Rob Ackland, a professor at the Australian National University, was able to visit the Quello Center in early May. In addition to kicking off a valuable roundtable discussion of digital social science, he also gave a very useful talk on social media and development at a Quello Seminar on 5 May 2016. His talk, which you can view here, was based on a background paper he co-authored (with Kyosuke Tanaka) for the World Bank. The key contribution of the talk by Rob was his offering a number of competing and complementary theoretical perspectives on how social media might link to social and economic development objectives. While there have been many case studies of the Internet and other new media such as mobile phones in development processes, there is a relative absence of theoretical reasoning about the links between social media and development. Rob is an economist, but his theoretical arguments move beyond economics and merit careful examination by researchers on ICT4D (information and communication technologies for development).
I recently read an article by Hamza Shaban with the provocative title “How Social Media Can Weaken a Revolution.” The primary focus of the piece was a Journal of International Affairs paper with a more scholarly title, “Social Movements and Governments in the Digital Age: Evaluating a Complex Landscape.” The article also contained comments from the paper’s author, Zeynep Tufekci, an assistant professor at the School of Information at the University of North Carolina, and a faculty associate at the Harvard Berkman Center for Internet and Society.
As its title suggests, Tufekci’s paper examines the evolving dynamic between digitally-empowered social movements and the governments they are attempting to influence (or, in some cases, overthrow). Regarding the former, the paper’s key insight appears to be that:
Social media both empowers new digitally-fueled movements and contributes to their apparent weaknesses… The ability to scale-up quickly using digital infrastructure has empowered movements to embrace their horizontalist and leaderless aspirations, which in turn have engendered new weaknesses after the initial phase of street actions ebbs. Movements without organizational depth are often unable to weather such transitions.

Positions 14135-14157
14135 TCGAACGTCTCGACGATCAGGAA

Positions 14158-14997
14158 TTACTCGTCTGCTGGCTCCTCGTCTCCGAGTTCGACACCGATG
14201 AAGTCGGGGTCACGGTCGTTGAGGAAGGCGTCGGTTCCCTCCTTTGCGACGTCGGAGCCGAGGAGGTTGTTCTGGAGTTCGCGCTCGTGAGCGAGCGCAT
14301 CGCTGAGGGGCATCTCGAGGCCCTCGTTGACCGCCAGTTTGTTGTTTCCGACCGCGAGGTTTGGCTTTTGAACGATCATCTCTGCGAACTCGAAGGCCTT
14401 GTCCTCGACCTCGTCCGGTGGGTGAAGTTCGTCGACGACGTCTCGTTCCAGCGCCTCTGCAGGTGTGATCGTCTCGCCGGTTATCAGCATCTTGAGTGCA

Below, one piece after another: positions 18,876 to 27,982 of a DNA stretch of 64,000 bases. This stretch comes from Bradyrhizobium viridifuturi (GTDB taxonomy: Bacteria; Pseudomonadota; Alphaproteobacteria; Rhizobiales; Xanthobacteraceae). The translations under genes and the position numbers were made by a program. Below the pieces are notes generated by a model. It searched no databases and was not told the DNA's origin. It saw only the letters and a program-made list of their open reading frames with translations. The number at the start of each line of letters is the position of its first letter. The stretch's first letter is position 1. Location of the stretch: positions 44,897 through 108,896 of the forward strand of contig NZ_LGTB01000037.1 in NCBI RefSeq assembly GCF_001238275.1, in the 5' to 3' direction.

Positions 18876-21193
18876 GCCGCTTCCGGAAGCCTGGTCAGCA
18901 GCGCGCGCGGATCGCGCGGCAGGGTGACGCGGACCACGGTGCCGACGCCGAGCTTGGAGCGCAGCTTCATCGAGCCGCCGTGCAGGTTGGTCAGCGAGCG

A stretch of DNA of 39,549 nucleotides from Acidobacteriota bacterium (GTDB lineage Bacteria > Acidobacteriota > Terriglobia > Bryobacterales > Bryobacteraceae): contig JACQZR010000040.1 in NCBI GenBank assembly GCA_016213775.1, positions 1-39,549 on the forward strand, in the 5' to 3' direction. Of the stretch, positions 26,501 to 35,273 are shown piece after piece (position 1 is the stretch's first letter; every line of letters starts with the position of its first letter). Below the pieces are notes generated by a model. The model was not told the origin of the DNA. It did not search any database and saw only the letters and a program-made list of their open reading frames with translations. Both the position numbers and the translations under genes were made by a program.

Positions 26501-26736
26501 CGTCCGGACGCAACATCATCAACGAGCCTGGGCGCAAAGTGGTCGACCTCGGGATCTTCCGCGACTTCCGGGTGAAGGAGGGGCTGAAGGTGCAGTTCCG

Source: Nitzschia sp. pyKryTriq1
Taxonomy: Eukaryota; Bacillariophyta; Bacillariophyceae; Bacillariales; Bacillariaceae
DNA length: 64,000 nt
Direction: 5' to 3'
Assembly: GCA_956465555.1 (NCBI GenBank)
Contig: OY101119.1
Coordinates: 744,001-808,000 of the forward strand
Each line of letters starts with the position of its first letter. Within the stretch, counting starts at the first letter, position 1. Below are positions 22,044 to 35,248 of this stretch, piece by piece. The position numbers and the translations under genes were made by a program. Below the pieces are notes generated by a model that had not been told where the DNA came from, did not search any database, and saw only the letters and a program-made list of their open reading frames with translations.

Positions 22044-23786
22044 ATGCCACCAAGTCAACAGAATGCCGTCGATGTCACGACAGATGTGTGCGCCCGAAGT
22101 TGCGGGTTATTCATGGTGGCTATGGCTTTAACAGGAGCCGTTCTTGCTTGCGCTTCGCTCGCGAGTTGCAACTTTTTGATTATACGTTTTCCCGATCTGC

As to government’s response to these movements, Tufekci observes that:
While digital media create more possibilities to evade censorship, many governments have responded by demonizing and attacking social media, thus contributing to polarized environments in which dissidents have access to a very different set of information compared to those more loyal to the regime. This makes it hard to create truly national campaigns of dissent.
Contrasting recent developments in Turkey and Egypt, as well as the U.S.-centric Occupy movement with earlier civil rights and Vietnam War protest movements, Tufekci says:
Digital infrastructure helps undertake functions that would have otherwise required more formal and long-term organizing which, almost as a side effect, help build organizational capacity to respond to long-term movement requirements. Working together to take care of the logistics of a movement, however tedious, also builds trust and an ability to collaborate effectively. Consequently, many recent movements enter into the most contentious phase, the potential confrontation with authorities, without any prior history of working together or managing pivotal moments under stress.
Though noting critiques of the Internet’s role in society as leading to “slacktivism—the tendency to click on links or like posts rather than taking concrete actions or steps,” Tufekci takes a more nuanced approach. Referring to Charles Tilly’s four characteristics of successful social movements—worthiness, unity, numbers and commitment—she suggests that digital social media readily support the first three, but that the fourth characteristic, commitment, is more challenging. At the same time, she notes that “street actions are also not magic wands for social movements.” They “can and do falter,” she observes, “often because they lose the fight for worthiness in the public eye.”